'Philip K. Dick's Electric Dreams' 1.8 Impossible Planet
Eye of the Beholder
I've been saying throughout my episode-by-episode reviews of Philip K. Dick's Electric Dreams, the 10-part anthology of standalone episodes streaming on Amazon Prime, that this anthology has been attracting some top-draw stars. I mean, we're talking Bryan Cranston, Steve Buscemi, Anna Paquin, Terrence Howard, Maura Tierney, Mireille Enos, and the like. But episode 1.8, "Impossible Planet," brings us Geraldine Chaplin (Charlie Chaplin's daughter, first big appearance in Dr. Zhivago) as a woman in her hundreds wanting to visit Planet Earth before she dies.
The story brings us back out into space and is pure Philip K. Dick, this time pitting us into a choice of not whether this person, memory, or thing is real or illusion, but whether the faux "Earth" the unethical captain is taking her to will fool her into thinking she's really back on humanity's home. The ending — which as you know from my previous reviews I won't reveal — is also classic PKD.
More than most of Dick's stories and the movies and TV episodes made from them, though, "Impossible Planet" explores beauty (or, better, reality) in the eye of the beholder. There's also an explicit religious element in this story, or a recognition that you can't talk about the wonder of the cosmos without some reference to God.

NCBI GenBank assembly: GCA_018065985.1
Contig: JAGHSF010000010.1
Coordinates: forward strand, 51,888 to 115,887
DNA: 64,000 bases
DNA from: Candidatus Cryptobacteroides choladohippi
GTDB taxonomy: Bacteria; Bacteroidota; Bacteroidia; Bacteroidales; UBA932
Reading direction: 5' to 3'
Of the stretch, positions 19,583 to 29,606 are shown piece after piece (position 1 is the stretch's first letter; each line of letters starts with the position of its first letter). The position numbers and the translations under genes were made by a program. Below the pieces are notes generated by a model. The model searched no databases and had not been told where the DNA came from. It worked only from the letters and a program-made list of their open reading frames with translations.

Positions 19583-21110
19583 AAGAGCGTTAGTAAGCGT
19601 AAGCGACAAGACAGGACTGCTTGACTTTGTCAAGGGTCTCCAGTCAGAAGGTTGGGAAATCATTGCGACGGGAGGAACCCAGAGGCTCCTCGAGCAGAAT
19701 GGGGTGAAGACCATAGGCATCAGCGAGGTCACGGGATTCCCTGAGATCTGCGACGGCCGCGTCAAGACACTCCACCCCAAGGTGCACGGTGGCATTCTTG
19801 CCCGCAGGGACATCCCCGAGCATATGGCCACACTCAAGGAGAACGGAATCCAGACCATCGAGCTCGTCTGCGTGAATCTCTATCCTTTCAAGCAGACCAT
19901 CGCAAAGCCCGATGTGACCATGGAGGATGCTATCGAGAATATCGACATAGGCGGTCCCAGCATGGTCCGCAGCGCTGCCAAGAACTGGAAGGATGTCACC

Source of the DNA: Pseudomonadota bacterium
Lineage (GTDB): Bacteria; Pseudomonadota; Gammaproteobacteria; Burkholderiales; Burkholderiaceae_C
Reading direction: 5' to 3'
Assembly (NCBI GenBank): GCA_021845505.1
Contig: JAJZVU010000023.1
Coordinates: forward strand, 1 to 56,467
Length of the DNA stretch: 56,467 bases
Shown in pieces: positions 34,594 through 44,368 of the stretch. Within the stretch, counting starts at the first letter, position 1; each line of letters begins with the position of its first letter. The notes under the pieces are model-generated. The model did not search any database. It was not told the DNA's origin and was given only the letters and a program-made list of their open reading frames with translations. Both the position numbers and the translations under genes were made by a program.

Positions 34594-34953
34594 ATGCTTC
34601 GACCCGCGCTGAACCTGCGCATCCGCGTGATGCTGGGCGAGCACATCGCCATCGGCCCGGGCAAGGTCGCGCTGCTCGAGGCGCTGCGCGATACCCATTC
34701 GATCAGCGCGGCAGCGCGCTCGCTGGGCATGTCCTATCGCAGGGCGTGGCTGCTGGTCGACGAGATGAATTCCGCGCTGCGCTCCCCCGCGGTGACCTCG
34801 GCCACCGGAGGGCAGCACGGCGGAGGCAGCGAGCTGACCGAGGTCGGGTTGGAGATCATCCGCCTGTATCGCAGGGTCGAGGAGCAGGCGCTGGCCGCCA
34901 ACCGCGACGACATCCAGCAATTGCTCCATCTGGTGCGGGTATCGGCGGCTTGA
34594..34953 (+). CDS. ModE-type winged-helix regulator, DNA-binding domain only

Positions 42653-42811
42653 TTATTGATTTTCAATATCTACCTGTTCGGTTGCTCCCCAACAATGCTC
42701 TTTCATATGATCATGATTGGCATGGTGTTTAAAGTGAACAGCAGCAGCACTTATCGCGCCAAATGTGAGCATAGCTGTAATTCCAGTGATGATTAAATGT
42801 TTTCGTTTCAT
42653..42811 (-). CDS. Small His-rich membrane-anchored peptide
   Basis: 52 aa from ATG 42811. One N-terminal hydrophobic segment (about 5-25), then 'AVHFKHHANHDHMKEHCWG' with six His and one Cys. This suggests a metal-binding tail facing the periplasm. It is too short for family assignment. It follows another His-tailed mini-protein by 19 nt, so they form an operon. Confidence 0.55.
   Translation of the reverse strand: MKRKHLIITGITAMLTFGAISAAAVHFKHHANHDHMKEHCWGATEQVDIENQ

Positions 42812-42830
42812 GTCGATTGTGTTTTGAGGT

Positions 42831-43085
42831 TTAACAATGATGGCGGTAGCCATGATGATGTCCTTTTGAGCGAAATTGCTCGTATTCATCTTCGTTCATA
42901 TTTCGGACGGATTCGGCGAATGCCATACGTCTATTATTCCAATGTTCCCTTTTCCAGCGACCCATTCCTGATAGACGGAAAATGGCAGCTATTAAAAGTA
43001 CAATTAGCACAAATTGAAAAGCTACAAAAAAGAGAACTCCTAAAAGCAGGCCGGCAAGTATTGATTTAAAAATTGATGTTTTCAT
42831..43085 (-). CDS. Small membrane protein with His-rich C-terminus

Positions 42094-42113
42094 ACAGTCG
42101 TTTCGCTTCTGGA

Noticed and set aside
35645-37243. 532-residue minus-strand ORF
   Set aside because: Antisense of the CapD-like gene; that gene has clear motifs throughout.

That part was especially music to my ears. I long ago realized that what was missing in our efforts to get out into space was a connection to the need to know more about our place in the universe, which is inevitably not only scientific but spiritual. Towards that end -- to get that deeper element out in the open and into the mix of reasons to get out into space -- Michael Waltemathe and I put together an anthology of essays and short stories in 2015, Touching the Face of the Cosmos, and we're planning a conference at Fordham University (with co-organizers Lance Strate and James Heiser) with Guy Consolmagno (the Pope's Astronomer) as keynote speaker this April.
But back to "Impossible Planet," the writing (from the 1953 story by Dick) for television and direction by David Farr (best known for MI-5 and The Night Manager) is excellent, as is the acting not only of Chaplin but Jack Reynor and Benedict Wong (Kublai Khan in Marco Polo). Even the robot — a combination of Malik Ibheis and Christopher Staines, also due in part to "movement director" Ita O'Brien — was memorable, and reminded me of the great robots in Forbidden Planet and Day the Earth Stood Still. And I'm pretty sure that's more than in just the eye of this beholder.
About the author
Paul Levinson's novels include The Silk Code & The Plot To Save Socrates; his LPs Twice Upon A Rhyme & Welcome Up. His nonfiction including Fake News in Real Context, The Soft Edge, & Digital McLuhan have been translated into 15 languages.